During World War II, an Indian king set up a home away from home for Polish refugees and orphans: a Little Poland in India. His efforts saved the lives of more than 640 women and children.
The ravages of the Second World War left Poland a shadow of the country it once was. The nation was torn apart by destructive forces, its people held captive in concentration camps and countless of its children left orphans.
Overcoming grave obstacles and challenges, hundreds of Polish children (and women) managed to escape the dire circumstances in their country. Contradictory reports exist on how the kids planned their escape. However, it is known that they were turned away from every country they approached for help.
When their ship docked in Mumbai, the British governor too refused them entry. Maharaja Digvijaysinhji Ranjitsinhji Jadeja of Nawanagar, who had heard of the plight of the refugees, sought to help them and pressurized the British government to allow the refugees to disembark. Frustrated by the lack of empathy and the unwillingness of the government to act, the Maharaja ordered the ship to dock at Rosi port in his province. Thus began the story of Little Poland in India.
On disembarking, the Maharaja warmly welcomed the Polish women and children, saying “Do not consider yourself orphans. You are now Nawnagaris and I am Bapu, father of all the people of Nawanagar, so also yours.”
The children were set up in tented accommodations, while the Maharaja set about building the Balachadi camp, located near his summer palace and 25 km away from the capital city of Jamnagar. Facing severe objections from the British government for taking in foreign refugees, the Maharaja proudly claimed they were part of his family, even going so far as to provide the government with adoption certificates for them! “Our father politically adopted them,” the king’s daughter Harshad Kumari, told Outlook Magazine.
The Maharaja took many personal risks to ensure that more than 640 women and children found a safe haven in Balachadi. He didn’t just provide the Polish citizens with the bare necessities either, but went to great lengths to ensure that Balachadi became a home away from home for these people.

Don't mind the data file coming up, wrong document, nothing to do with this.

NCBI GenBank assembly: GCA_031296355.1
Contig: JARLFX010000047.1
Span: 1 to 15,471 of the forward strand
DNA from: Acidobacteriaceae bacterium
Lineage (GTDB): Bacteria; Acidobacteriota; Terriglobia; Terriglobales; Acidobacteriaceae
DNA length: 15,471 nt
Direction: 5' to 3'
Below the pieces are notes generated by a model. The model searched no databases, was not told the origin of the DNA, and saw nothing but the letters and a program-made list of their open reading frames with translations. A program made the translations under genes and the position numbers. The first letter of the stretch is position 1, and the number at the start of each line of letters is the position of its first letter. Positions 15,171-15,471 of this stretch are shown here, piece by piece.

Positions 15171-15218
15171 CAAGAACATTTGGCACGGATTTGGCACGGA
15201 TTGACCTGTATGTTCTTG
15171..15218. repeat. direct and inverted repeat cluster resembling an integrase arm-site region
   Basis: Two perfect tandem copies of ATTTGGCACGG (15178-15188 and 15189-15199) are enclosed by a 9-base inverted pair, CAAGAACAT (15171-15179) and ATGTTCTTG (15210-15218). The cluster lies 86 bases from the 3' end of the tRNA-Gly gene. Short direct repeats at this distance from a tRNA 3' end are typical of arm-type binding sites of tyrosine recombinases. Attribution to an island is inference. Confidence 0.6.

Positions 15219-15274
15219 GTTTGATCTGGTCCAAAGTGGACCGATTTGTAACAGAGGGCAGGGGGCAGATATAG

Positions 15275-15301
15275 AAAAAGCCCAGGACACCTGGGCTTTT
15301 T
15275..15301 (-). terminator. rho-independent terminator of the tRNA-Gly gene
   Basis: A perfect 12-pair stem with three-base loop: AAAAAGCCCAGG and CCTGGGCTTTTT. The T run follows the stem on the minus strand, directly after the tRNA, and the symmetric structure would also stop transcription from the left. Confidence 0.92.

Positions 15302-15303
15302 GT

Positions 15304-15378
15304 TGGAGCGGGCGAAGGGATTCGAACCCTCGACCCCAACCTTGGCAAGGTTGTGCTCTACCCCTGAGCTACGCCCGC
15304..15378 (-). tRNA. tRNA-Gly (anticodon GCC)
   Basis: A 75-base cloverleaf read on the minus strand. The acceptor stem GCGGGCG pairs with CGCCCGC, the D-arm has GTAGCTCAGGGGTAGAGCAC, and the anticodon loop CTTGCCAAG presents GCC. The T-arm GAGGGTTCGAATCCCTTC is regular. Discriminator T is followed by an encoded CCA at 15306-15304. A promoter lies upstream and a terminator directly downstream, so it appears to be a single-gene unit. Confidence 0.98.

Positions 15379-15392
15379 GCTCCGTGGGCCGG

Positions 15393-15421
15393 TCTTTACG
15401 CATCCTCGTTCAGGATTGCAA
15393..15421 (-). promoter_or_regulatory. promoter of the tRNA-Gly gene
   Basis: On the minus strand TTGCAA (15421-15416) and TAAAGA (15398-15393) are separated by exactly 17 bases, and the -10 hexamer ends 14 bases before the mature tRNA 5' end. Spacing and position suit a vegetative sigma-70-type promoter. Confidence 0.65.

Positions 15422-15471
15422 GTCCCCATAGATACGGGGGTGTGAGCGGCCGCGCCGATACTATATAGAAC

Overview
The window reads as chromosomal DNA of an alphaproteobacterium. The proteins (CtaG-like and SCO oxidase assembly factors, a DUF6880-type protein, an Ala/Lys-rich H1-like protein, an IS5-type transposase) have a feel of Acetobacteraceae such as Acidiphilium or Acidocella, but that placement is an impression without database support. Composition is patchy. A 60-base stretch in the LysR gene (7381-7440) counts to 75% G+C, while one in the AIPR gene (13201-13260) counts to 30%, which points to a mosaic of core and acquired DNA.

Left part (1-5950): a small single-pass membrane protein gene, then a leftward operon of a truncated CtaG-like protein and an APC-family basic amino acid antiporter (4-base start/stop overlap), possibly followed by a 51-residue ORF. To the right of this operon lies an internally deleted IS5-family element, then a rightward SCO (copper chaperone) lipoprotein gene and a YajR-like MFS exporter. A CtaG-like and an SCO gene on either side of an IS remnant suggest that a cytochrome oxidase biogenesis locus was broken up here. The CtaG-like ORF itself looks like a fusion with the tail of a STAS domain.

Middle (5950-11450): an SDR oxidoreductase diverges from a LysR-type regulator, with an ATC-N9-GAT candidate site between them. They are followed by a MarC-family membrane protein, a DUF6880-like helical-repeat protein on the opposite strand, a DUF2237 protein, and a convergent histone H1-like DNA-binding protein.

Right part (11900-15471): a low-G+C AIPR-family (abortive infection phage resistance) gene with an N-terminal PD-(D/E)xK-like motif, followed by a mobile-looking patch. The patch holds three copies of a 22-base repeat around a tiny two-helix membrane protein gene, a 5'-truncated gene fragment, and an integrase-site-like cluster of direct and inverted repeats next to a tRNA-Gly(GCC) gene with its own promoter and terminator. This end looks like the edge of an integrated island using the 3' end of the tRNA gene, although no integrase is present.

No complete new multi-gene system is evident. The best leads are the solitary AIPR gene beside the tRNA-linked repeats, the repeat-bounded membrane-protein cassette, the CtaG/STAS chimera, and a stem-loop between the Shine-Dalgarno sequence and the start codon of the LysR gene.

Mr Wieslaw Stypula, a Polish survivor, remembers the Maharaja’s concern for their eating habits, “When we arrived at the camp, the Maharaja gave a party but he did not know what we children liked to eat… Despite being hungry, we didn’t like to eat at all. Bapu saw this and said ‘Don’t worry, I will fix this.’ He brought seven young cooks for us from Goa!”
Recalls another survivor, Mrs Jadwiga Tomaszek, “We never liked the spinach that was cooked in the camp and so we decided to have a spinach strike. When Bapu heard of this, he immediately ordered the cooks not to make spinach anymore.”
Mr Jerzy Tomaszek, a member of the ‘Survivors of Balachadi’ (as they fondly refer to themselves) says, “I met Jadwiga (his wife) in Balachadi camp. I loved her since the age of 15 but married her at the age of 78. We perhaps need to thank Maharaja Jam Saheb for our meeting.”
Mr Jan Bielecki, yet another ‘Survivor of Balachadi, remarked:
“If not for the Maharaja, we would have been in trouble…. I still do not understand that in spite of being a true patriotic Polish, one part of my soul still misses India and thus does not make me fully comfortable in Poland, as I feel that India is still my home too.”
Their fond memories of the camp and the Maharaja are evidence that the four years they spent under his care were life-changing and memorable.
When asked about his decision to house the Polish kids, the Maharaja is believed to have told Polska, a weekly Polish magazine:
“Maybe there, in the beautiful hills beside the seashore, the children will be able to recover their health and to forget the ordeal they went through…. I sympathise with the Polish nation and its relentless struggle against oppression.”
The Maharaja’s gesture went on to inspire many others to open their hearts and homes to the innocent victims of war, not just in India but across the world. His act of generosity is clearly still remembered in Poland, where he was posthumously award the Commander’s Cross of the Order of Merit by the President. Poland has also named the Maharaja the Honorary Patron of the popular Warsaw Bednarska High School. In 2013, the Government of Poland inaugurated the ‘Good Maharaja Square’ in Warsaw.
The Maharaja’s actions are more noteworthy still given that while the world was at war, India was fighting an important battle of its own – one of self determination, against the backdrop of severe famine and drought.
As historian Anuradha Bhattacharya once remarked “There is no denying that Jam Saheb’s generosity is unparalleled. It was the cornerstone for other Polish people to get sanctuary in India. That they found refuge here also, speaks volumes about the national movement, which was not xenophobic, and about the Indian people who showed no antagonism to the presence of the Polish children in a year of severe drought and famine.”
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